LOUISVILLE, KY – Ford Motor Co. says it invested $65 million in a new flexible trim line at its Kentucky Truck Plant here to accommodate its ’08 lineup of F-Series Super Duty pickups that began rolling off the line Dec. 18.

The new trim line includes a doors-off assembly process, in which the doors are removed from the body after being painted to make it easier for line workers to install seats and instrument panels.

In all, the ’08 Super-Duty lineup will be available in 12 wheelbases; five different axle ratios; three different engine choices and either a manual or automatic transmission, says Robert Keller, marketing manager-Super Duty, who adds that cross-town rival General Motors Corp. is abandoning a manual transmission option in its new heavy-duty pickups and has cut its engine offerings to two.

“We don’t sell a whole lot of manuals, only about 5%, but GM’s getting out of that part of the business,” he says, meaning that could translate into an opportunity for Ford.

New for ’08 is a 6.4L Power Stroke diesel engine producing 350 hp and 650 lb.-ft. (881 Nm) of torque. The mill features Ford’s new clean-diesel technology, which includes piezo-hydraulic electric fuel injectors and a filter system that reduces particulate output 90% more than its predecessor.

The 6.4L diesel boasts two turbochargers, a small unit for initial launch and a larger turbo to boost power through the middle of the torque curve.

The new mill propels the Super Duty 0-60 mph (97 km/h) one second faster than the outgoing 6.0L, Ford says.

Traditionally, the take rate for diesel in the segment has been 75%, a spokesman says, adding Ford expects that to be the case with the ’08 model, as well.

The big trucks also are available with 6.8L V-10 and 5.4L V-8 gasoline engines mated to either a 6-speed manual with overdrive or a TorqShift 5-speed automatic transmission. The lineup will be offered with both rear- and 4-wheel drive.

The new truck is based on a modified version of its previous Super Duty platform, Keller says.

“It’s exclusive for Super Duty,” he says of the platform. “It’s not an all-new frame, but there were some enhancements to the cross-members. The front part (of the platform) is all-new and parts of the suspension are also new.”

The standout among the ’08 Super Duty lineup is the new F-450, which offers towing capacity in excess of 24,000 lbs. (10,000 kg) and a maximum payload of more than 6,000 lbs. (2,722 kg).

The model rides on a unique chassis and incorporates a new rear leaf spring and radius arm suspension from the F-450 chassis cab.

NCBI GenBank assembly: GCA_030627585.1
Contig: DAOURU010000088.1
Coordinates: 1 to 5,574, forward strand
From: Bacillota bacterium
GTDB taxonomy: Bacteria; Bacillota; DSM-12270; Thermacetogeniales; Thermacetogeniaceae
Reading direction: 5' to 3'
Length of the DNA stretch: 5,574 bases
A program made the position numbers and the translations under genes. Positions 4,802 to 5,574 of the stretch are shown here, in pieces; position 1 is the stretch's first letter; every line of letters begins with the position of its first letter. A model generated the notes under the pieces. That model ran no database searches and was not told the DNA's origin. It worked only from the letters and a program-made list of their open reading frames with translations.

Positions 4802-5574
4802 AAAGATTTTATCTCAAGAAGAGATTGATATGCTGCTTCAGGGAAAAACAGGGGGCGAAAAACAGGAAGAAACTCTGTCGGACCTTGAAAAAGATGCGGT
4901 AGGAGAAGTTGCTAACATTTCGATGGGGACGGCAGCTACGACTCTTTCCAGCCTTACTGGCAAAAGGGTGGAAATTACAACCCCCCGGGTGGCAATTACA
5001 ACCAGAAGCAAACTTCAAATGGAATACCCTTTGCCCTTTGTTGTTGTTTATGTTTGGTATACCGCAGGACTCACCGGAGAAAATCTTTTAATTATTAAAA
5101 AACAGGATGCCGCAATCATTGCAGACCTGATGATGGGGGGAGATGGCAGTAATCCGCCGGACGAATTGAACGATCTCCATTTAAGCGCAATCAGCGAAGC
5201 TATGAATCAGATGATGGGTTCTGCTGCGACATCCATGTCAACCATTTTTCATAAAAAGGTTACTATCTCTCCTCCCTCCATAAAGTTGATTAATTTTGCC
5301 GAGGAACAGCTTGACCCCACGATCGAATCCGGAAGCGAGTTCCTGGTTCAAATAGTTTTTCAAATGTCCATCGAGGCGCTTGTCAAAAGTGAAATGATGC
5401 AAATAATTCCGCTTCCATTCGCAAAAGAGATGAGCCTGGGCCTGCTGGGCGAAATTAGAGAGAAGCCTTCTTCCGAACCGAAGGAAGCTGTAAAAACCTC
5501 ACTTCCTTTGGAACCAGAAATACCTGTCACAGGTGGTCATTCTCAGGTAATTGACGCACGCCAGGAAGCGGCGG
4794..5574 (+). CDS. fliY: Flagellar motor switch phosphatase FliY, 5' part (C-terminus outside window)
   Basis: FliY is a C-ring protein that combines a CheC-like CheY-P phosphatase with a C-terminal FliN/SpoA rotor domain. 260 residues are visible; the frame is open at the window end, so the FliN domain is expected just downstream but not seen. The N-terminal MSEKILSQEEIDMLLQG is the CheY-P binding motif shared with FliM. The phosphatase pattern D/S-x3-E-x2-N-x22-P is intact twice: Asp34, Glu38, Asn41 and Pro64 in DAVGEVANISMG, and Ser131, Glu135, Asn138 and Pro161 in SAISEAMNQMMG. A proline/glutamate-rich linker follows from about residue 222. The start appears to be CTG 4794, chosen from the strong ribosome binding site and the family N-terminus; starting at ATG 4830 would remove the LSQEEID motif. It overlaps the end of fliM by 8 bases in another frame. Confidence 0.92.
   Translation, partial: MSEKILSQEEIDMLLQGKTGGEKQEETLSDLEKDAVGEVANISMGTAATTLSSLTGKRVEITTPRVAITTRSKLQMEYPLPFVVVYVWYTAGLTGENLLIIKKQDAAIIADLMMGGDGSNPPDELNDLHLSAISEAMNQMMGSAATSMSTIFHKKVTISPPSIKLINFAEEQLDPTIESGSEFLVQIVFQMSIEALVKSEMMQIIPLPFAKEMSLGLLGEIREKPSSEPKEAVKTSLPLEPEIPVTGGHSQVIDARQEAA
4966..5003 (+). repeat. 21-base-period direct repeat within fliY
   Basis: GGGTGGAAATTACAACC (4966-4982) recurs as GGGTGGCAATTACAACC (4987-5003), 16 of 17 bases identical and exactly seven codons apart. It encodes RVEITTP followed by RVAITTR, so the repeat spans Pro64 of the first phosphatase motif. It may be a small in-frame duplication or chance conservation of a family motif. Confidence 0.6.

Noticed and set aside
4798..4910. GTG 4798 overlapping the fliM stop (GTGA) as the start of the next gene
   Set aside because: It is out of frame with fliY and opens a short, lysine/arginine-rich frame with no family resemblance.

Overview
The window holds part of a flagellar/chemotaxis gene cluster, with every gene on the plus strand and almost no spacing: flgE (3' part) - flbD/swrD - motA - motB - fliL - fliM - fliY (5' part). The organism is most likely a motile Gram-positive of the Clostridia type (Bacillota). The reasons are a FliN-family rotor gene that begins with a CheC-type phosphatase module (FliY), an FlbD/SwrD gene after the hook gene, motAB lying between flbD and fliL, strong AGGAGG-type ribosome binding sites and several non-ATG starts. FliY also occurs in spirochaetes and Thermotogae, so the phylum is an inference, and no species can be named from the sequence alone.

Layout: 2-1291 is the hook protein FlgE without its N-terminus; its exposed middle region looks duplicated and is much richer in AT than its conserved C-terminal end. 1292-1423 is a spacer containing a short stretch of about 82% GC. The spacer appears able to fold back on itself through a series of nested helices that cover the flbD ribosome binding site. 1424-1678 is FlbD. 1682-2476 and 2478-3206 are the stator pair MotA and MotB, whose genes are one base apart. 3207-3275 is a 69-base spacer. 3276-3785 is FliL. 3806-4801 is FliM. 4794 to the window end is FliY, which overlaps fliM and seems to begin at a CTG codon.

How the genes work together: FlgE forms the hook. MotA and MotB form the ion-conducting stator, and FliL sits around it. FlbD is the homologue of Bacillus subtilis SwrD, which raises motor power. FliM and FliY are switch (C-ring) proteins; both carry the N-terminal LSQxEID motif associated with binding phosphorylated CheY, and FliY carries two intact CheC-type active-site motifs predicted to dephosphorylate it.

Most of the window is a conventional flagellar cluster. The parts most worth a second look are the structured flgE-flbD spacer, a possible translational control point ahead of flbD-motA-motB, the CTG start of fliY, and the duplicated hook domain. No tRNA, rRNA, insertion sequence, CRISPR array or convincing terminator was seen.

Mark Fields, Ford president-The Americas, describes the F-450 as a “new species,” and says it has no direct competitors.

“To get this kind of capability you almost need a medium-duty truck, and those are big and they’re not exactly the easiest vehicles to maneuver,” Fields tells Ward’s. “And you get those capabilities – the lower end of a medium-duty truck – in a pickup truck. That’s what we think is really going to set this truck apart.”

For ’08, Ford adds several new features, including an industry-first integrated tailgate step; stowable bed extender; and PowerScope power-fold, power-telescoping trailer-tow side mirrors, which provide a range of vantage points that make it easier to maneuver while backing up with large loads.

The Super Duty exterior gets a “big rig” look, something Ford says its customers have asked for. The large grille and lowered headlights made the engineers’ job easier, providing more grille surface to better cool the big engines.

The ’08 Super Duty is scheduled to hit the market in the latter half of first-quarter 2007, Fields says. Currently, inventory levels of ’06 and ’07 models are “in pretty good shape,” he says, but adds, “They’re a little heavier than I would like right now.

“We took a big production cut in the fourth quarter,” Fields says. “I strongly believe in this business you have to manage your inventories, because you can watch it one day and the next day you can be in a world of hurt.

“We have a very small amount of ’06s, and have a short model year of the ’07s, and this will be the ’08, so we want to make sure we have an orderly sell-down, because you don’t want ’06s, ’07s and ’08s sitting on a dealers’ lots,” he says.

The typical Super Duty buyer is a “male in his mid- to late-40s, who believes in America, is typically a contractor and uses his truck for work and for his family,” Keller says, adding that about 85% of Super Duty buyers are men.

Roughly 40% of total F-Series sales are Super Duty models, and that statistic should hold up for the ’08 model as well, Ford says.

Through November, Ford sold 46,288 medium-duty F-Series pickups, according to Ward’s data.

As for launching the ’08 Super Duty at a time when the housing market is in a slump, gas prices remain high and more competitors have entered the segment, Fields says it will be interesting to see “how 2007 plays out.”

“When you look at the market in general, the housing market is the most truck-related, and we’re seeing a slowdown in the housing market,” Fields tells Ward’s.

“That being said, if you look at the past when people have introduced new pickup trucks, it actually stimulates the market. But our aim on this truck is to maintain our leadership in this segment. We have a lot of loyal customers, (but) we have to earn that loyalty every day.”